Cyberattacks against accounting software firm Wolters Kluwer and the City of Baltimore in May showed how the newest wave of malicious hacking can have significant, often...Technologyread more
The European parliamentary election is the second largest democratic exercise in the world.Europe Newsread more
Biden had criticized Kim Jong Un as a "dictator" and a "tyrant" at a recent rally in Philadelphia. North Korean state media responded by calling Biden a "fool of low IQ" among...Politicsread more
Buybacks have gotten a bad rap from both Republicans and Democrats. But stocks would be trading at a massive discount without them.Marketsread more
Fiat Chrysler and France's Renault could soon partner up to take on the sweeping changes to the global auto industry, according to a report in the Financial Times. The...Autosread more
Microsoft shares have gained 133% since November 2015, outperforming a tech "basket of unicorns" over that stretch.Technologyread more
The president's state visit comes amid tensions with carmaker Toyota over potential auto tariffs. Trump has repeatedly threatened Japanese and European carmakers with tariffs.Traderead more
The IRS is about to release a new draft of Form W-4, which will more closely reflect the changes stemming from the Tax Cuts and Jobs Act. For workers, that means they'll need...Personal Financeread more
The Mega Millions jackpot has spilled over $400 million. It would be the ninth largest winning since the game began in 2002.Personal Financeread more
Trump was speaking at a meeting of Japanese business leaders in Tokyo during his state visit to Japan on Saturday.Marketsread more
The biggest U.S. gasoline price surge in years is running out of steam just in time for the start of the summer driving season.Energyread more
Getting more women involved in the U.S. economy could generate a $1.6 trillion boost, S&P Global President and CEO Doug Peterson told CNBC on Monday.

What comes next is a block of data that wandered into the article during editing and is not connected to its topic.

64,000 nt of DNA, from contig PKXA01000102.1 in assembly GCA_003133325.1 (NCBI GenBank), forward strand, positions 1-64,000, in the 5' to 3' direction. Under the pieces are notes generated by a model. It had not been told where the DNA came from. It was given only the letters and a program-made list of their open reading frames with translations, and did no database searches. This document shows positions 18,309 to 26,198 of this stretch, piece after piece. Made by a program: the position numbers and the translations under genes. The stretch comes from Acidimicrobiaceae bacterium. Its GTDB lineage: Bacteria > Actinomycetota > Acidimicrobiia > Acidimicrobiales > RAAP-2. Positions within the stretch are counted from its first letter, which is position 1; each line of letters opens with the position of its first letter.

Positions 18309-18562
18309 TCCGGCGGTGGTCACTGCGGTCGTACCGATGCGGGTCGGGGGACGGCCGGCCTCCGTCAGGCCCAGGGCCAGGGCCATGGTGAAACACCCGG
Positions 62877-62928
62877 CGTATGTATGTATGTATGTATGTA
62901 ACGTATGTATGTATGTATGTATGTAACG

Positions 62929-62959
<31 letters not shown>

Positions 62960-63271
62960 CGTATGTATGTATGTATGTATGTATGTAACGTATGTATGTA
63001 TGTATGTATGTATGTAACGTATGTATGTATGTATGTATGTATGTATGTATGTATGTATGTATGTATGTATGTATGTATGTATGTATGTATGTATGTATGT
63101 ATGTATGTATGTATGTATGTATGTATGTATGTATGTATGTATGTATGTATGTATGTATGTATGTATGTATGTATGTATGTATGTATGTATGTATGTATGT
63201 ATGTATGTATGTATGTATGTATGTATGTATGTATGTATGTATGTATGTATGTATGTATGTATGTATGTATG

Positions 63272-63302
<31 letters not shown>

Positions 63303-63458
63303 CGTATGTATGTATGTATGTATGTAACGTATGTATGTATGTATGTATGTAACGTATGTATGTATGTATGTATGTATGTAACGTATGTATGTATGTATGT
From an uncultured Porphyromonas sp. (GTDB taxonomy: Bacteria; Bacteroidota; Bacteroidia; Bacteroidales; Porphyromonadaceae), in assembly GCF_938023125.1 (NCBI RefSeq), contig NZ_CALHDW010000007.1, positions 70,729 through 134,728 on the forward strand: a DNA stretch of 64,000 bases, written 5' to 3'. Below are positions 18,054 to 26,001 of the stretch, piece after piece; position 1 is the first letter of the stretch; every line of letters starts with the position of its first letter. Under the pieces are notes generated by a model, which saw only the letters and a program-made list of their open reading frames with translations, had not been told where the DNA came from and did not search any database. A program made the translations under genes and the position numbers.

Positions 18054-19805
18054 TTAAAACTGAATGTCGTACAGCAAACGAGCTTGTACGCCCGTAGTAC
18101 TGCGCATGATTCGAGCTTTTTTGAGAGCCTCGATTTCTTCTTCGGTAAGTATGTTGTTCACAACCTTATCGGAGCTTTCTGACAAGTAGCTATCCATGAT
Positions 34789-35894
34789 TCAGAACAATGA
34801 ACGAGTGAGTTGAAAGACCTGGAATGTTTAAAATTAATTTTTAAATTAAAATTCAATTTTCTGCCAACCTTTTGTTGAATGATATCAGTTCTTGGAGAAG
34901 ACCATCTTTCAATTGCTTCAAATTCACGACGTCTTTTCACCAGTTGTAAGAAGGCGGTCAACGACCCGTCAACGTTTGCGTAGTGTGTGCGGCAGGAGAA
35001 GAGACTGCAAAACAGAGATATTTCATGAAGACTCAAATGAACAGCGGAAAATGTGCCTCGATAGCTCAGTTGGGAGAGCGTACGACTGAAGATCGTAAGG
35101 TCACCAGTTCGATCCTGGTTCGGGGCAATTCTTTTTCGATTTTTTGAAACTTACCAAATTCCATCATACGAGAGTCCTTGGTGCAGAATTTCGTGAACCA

"In our research the last couple years, we've been looking at what would be the impact on markets if women had a higher participation rate? And we used Norway as kind of the benchmark, " Peterson told CNBC's Jim Cramer on "Mad Money."
"In the United States, if we were operating [at] the same level of women's participation as Norway, our economy would be 8 percent bigger, $1.6 trillion larger, than it is right now," the CEO said.
Better yet, having women enter and stay in the U.S. workforce could add some $5.8 trillion to the total global market cap, he said.
Besides presiding over the S&P 500 index, S&P Global offers a host of financial analytics services to market-watchers, industry bodies and other organizations.
Since becoming CEO in 2013, Peterson has introduced several initiatives focused on gender equality, including this study and a hashtag highlighting the benefits of closing the gender gap: #ChangePays.
"What inspired us is that, as we saw the women in our organization flourishing and we see the kinds of opportunities there are for people coming to the workforce, [it] really, really required us to take a stand," Peterson told Cramer, acknowledging that he and his company can also do more to hire and promote women.
"It starts with the tone at the top, and we believe that starts with our board, it starts with me, and we also have a lot more to do ourselves," he said.
S&P Global's stock inched up Monday, ending the day 0.28 percent higher at $194.13.